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Harvesting the Turkey Genome
By Kate Ruder

Turkeys are much plumper today than 50 years ago, thanks to genetics.

Turkey researchers and breeders have a little something to be thankful for this holiday season. The first map of the turkey genome has been published.

The researchers mapped roughly 100 genes in the turkey genome (the turkey genome probably has about 25,000 genes). Scientists call it a “first-generation map” that will be improved as more genes are found. They also readily concede that the accomplishment is, well, modest.

“It's not an earth-shattering result,” admits David Harry, who led the research at Nicholas Breeding Farms in Sonoma, California.

But the scientists have confirmed, as suspected, that the turkey and chicken genomes share many similarities, and they hope that the complete genome of the chicken, which is expected in March 2004, will help them discover more turkey genes.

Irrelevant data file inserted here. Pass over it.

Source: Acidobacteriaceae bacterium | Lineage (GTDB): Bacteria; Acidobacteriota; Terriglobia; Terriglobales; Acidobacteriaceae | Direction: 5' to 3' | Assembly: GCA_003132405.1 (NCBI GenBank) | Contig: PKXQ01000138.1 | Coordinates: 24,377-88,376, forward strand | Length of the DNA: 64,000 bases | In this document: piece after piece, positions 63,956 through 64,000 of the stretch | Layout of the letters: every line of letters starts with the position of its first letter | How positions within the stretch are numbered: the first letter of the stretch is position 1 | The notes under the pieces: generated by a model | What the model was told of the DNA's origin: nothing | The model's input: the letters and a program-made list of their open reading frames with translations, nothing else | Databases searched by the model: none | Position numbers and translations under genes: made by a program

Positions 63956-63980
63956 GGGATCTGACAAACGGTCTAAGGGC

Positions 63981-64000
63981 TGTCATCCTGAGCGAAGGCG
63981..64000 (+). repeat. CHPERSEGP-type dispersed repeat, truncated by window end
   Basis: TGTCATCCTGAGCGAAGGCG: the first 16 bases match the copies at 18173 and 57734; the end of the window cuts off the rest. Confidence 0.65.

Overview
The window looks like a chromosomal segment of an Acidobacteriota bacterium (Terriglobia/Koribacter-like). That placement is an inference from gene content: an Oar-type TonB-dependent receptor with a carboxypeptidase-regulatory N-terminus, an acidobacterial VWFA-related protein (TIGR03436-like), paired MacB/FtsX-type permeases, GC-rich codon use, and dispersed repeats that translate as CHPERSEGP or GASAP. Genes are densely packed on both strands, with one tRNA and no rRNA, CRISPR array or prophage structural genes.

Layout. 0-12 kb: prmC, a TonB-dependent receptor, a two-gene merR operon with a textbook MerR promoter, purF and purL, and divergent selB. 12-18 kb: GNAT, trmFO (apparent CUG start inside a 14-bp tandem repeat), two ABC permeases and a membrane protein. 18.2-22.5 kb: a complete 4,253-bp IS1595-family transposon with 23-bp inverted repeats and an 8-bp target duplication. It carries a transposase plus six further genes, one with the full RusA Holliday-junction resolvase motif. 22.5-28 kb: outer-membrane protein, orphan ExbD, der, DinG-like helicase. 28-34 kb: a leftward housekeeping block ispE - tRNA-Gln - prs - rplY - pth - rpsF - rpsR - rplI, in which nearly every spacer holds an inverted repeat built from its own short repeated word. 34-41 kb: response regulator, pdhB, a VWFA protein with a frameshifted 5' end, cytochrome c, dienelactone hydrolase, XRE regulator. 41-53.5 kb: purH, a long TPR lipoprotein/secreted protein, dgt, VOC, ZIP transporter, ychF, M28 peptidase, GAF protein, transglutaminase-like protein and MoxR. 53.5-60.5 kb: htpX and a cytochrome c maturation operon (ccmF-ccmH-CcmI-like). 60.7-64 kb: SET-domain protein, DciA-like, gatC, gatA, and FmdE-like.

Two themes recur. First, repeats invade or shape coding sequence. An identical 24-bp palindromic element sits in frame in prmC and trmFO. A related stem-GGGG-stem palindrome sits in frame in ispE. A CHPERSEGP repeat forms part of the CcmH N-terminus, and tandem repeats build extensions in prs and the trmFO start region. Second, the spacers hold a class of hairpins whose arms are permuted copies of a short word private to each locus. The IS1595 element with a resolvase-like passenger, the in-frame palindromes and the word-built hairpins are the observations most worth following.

And the finding satisfies some idle questions from turkey eaters. “There's been plenty of curiosity from the lay public,” says Harry, who notes that most people don't realize that turkeys even have genomes.

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The map could help researchers find genes to breed a better turkey, such as genes resistant to bacterial and viral infection and genes that contribute to plumper turkeys and juicer meat.

Researchers at Nicholas led the study, which included scientists from the University of Kentucky in Lexington, and the University of Minnesota in St. Paul.

Other agricultural animals such as cow, pig and chicken have comprehensive maps of their genomes. Yet the turkey has always been the poor cousin of the chicken in the world of science.

Nevertheless, turkeys are still the bird of choice on Thanksgiving. Americans gobbled down 690 million pounds of turkey last Thanksgiving, according to the National Turkey Federation.

A spokesman for the National Chicken Council says that sales of chicken “go to pieces” this time of year.

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Harry, D.E. et al. A First-Generation Map of the Turkey Genome. Genome 46, 914-924 (October 2003).


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